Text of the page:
A preview of Hydra performance
Below are the performance results we managed to squeeze out of the Hydra during our session in Lucid's offices. Going on-site like this to conduct testing is never our preferred situation, and as one would expect, we were limited by time and circumstance in various ways. We had to choose quickly from a limited selection of games, to limit the number of repetitions in our test runs (we tried to do two for each test, if possible), and to test with the hardware Lucid made available to us.
Still, we had time to test a handful of games on a number of different GPU configs. We even got a preview of the Hydra's mixed-vendor capability by pairing a GeForce GTX 260 with a couple of different Radeons.
The PC we used for testing was based on a Core i7-920, a Gigabyte EX58-UD3R motherboard, and the 32-bit version of Windows 7. Oddly, the system had only two 1GB DIMMs installed, so one of the Core i7-920's memory channels wasn't available. In fact, when we first started testing, only 1GB of memory was available, because the second DIMM was installed in the wrong slotan artifact of the limited setup time Lucid had for this press demo. We corrected that problem, though, and moved on with our testing with the full 2GB at our disposal.
The first game we'll look at is Operation Flashpoint: Dragon Rising. We used FRAPS to record frame rates in this game and in FEAR 2, and to keep things very repeatable, we simply stood still at a fixed point in the game and recorded frame rates for 30 seconds. That's not how we usually test, but it should suffice for our purposes here. Also, all of the multi-GPU configurations below make use of the Hydra for load balancing. We didn't have the chance to test with CrossFire or SLI for comparison.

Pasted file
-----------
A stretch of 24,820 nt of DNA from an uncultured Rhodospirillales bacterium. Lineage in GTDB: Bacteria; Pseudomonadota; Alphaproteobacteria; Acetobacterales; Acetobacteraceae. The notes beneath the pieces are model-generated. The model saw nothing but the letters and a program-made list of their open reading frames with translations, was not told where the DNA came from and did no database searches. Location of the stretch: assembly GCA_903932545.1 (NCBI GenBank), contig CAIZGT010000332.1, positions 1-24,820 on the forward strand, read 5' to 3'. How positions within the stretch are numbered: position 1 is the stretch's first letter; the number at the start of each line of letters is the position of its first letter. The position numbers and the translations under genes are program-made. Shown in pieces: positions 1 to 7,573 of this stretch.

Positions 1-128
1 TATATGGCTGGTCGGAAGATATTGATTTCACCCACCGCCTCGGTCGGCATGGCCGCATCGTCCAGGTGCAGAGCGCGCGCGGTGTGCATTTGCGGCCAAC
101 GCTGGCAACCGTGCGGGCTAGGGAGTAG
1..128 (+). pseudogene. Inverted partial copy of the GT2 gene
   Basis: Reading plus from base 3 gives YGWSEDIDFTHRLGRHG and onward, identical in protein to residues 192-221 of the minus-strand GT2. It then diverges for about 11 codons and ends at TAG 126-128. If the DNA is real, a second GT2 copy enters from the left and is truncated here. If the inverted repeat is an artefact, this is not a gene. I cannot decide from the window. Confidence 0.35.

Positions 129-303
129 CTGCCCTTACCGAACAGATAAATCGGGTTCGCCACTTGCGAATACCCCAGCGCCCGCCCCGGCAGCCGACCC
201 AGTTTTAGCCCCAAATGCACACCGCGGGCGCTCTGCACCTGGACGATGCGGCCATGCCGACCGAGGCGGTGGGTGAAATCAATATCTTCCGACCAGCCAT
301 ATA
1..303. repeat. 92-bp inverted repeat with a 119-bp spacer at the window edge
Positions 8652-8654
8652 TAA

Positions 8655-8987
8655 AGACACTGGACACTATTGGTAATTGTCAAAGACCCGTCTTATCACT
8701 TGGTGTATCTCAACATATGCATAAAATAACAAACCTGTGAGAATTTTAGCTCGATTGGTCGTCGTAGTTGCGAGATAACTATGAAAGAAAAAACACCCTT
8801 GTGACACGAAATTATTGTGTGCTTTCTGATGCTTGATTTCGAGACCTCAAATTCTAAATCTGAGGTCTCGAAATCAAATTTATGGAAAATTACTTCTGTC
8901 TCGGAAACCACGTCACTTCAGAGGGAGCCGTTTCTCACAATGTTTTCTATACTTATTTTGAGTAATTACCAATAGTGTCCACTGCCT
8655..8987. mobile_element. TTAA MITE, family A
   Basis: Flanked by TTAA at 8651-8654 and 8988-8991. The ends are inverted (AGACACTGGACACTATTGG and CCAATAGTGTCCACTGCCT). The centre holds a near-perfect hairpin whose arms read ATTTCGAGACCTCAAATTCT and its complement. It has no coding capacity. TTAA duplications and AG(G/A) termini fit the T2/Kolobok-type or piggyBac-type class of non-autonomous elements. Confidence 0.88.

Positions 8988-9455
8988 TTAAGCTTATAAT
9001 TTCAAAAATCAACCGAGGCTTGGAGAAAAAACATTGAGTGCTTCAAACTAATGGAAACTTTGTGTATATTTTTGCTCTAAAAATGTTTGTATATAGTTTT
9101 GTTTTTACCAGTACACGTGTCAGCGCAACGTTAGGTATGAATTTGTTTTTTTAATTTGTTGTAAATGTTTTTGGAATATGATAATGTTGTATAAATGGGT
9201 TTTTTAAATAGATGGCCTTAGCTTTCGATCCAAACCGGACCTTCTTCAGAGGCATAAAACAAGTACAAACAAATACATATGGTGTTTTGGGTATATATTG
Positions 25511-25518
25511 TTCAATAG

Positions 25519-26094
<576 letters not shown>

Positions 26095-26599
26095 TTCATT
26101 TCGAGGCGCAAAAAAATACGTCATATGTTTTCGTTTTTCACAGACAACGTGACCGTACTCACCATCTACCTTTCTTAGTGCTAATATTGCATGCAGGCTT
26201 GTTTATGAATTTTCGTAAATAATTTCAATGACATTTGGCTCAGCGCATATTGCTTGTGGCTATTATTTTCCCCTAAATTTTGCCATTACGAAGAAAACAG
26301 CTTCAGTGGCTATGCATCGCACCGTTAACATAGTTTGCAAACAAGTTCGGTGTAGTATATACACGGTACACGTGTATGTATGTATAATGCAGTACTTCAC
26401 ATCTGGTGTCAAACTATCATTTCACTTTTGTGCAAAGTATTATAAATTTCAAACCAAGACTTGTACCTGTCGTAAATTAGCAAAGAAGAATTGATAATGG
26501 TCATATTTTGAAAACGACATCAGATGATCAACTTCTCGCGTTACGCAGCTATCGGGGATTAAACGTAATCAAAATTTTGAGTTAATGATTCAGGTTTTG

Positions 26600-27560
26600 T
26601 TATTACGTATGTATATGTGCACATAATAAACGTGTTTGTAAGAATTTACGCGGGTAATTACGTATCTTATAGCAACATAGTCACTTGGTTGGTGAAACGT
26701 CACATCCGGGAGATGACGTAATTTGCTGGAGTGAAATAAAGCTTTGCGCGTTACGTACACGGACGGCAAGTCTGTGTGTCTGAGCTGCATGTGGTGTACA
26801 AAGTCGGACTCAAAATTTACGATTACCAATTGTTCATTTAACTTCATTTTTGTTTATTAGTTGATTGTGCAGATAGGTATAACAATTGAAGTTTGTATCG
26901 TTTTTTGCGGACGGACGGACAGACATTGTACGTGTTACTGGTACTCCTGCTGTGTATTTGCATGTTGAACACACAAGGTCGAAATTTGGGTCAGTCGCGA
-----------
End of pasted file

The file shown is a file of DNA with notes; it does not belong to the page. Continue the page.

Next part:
In this game, the Hydra delivers performance scaling in earnest, even with asymmetrical and mixed-vendor configurations. No, we're not seeing linear performance scaling when, say, going from a single GeForce GTX 260 to two of them, but I doubt this game is entirely GPU-limited at this resolution.
Surprisingly, the mixed-mode config with a GeForce GTX 260 and a Radeon HD 4770 outperforms dual GTX 260s. That's unexpected, but otherwise, the Hydra's performance is pretty much as advertised.
As I noted before, we did run into visual corruption problems with the 4890+4770 config in the two DX9 games, Operation Flashpoint: Dragon Rising and FEAR 2. We've reported the performance results anyhow, for the sake of completeness, but they come with that caveat.
The visible problems of the 4890+4770 config translate into performance issues here, as the pair of GPUs turns out to be slower than a single 4890. Otherwise, though, the Hydra does its thing quite well.
These last two benchmarks use DirectX 10, and as I mentioned, the mixed-mode configs with DX10 apps had much darker displays than normal, for whatever reason. They looked fine otherwise, though, and the performance scaling pictures for these two DX10 apps are very similar. Generally, the Hydra achieves good results once again, although the 4890+4770 pair's scaling issues remain.